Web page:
I have posted several articles and checklists on when to sell. See below.
It’s easy to say you should sell the company fundamentals have changed, but what does that mean, exactly?
To get a better idea of the thought process, there is no better way than to read letters to investors written by high-profile fund managers.
Go ahead and read Einhorn’s second quarter letter to investors. It’s this week's recommended read.
If you decide to read it later, here’s a paragraph on DELL, which is part of the top 10 2012 value stocks list, and down.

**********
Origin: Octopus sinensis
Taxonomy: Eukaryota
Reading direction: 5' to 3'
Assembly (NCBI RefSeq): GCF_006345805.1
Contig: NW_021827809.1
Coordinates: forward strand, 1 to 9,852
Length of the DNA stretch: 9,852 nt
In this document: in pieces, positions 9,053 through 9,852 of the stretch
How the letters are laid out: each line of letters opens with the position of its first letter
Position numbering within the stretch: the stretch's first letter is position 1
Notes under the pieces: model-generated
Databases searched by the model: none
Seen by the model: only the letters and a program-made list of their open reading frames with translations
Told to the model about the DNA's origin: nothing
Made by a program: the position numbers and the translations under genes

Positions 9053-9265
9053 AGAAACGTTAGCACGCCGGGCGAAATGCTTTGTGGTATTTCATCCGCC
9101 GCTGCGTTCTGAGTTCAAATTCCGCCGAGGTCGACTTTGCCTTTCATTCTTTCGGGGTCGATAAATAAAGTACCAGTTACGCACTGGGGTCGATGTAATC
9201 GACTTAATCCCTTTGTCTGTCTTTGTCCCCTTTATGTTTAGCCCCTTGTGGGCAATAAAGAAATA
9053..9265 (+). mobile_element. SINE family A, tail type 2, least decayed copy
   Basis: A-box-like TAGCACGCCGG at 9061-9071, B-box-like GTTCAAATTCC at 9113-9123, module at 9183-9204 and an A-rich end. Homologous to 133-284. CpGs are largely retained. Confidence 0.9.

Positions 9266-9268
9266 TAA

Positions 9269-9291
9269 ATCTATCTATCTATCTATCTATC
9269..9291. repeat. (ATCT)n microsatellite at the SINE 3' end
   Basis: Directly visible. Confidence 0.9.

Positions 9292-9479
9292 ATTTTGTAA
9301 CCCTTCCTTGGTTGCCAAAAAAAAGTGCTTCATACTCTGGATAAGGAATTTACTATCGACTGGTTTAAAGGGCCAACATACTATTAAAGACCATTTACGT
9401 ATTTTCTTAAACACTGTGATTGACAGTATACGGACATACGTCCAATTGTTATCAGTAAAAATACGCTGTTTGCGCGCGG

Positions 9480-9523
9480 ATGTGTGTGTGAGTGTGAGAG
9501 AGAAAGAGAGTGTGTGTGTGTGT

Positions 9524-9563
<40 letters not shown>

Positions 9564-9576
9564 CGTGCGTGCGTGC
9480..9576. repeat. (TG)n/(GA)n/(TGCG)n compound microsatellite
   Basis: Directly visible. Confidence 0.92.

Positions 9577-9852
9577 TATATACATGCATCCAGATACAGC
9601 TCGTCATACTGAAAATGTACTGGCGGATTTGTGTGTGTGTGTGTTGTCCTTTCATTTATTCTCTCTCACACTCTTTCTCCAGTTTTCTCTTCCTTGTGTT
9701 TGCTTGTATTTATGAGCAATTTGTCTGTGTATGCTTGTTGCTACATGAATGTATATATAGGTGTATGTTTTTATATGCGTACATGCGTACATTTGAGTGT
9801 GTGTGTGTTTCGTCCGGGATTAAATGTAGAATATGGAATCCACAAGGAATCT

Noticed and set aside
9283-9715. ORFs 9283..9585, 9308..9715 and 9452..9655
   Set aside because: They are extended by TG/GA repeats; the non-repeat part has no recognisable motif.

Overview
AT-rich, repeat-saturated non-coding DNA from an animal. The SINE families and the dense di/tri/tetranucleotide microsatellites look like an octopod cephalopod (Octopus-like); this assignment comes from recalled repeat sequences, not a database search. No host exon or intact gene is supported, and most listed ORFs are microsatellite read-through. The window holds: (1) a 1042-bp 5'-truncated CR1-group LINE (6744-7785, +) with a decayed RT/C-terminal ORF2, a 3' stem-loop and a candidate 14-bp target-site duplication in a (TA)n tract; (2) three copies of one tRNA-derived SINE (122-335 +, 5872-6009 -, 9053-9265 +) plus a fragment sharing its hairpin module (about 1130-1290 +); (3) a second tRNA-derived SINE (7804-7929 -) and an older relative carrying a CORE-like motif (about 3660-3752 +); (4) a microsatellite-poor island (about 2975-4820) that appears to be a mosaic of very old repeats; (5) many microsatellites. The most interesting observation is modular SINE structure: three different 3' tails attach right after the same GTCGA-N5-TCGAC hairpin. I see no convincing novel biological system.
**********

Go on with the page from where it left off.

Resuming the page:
His thought process is impressive indeed. It is not clouded or biased. Just objective, rational and decisive.
We also closed several positions during the quarter. Dell (DELL) proved to be a disappointment. We had thought that the growth in the non-PC business would be enough to offset the deterioration in the PC business. The non-PC growth was smaller than we’d hoped and the PC deterioration was worse than we’d anticipated. While DELL has a good balance sheet, it appears likely that management will try to use much of the cash to try to buy its way into better businesses. At a minimum, this will erode some of the value cushion that the cash balance creates. We exited with a loss.
This is the type of elevator pitch that I’ll have to work on for both selling and buying. I could write pages of analysis but true skill requires boiling it down into its simplest form. A skill that Einhorn just seems to be born with.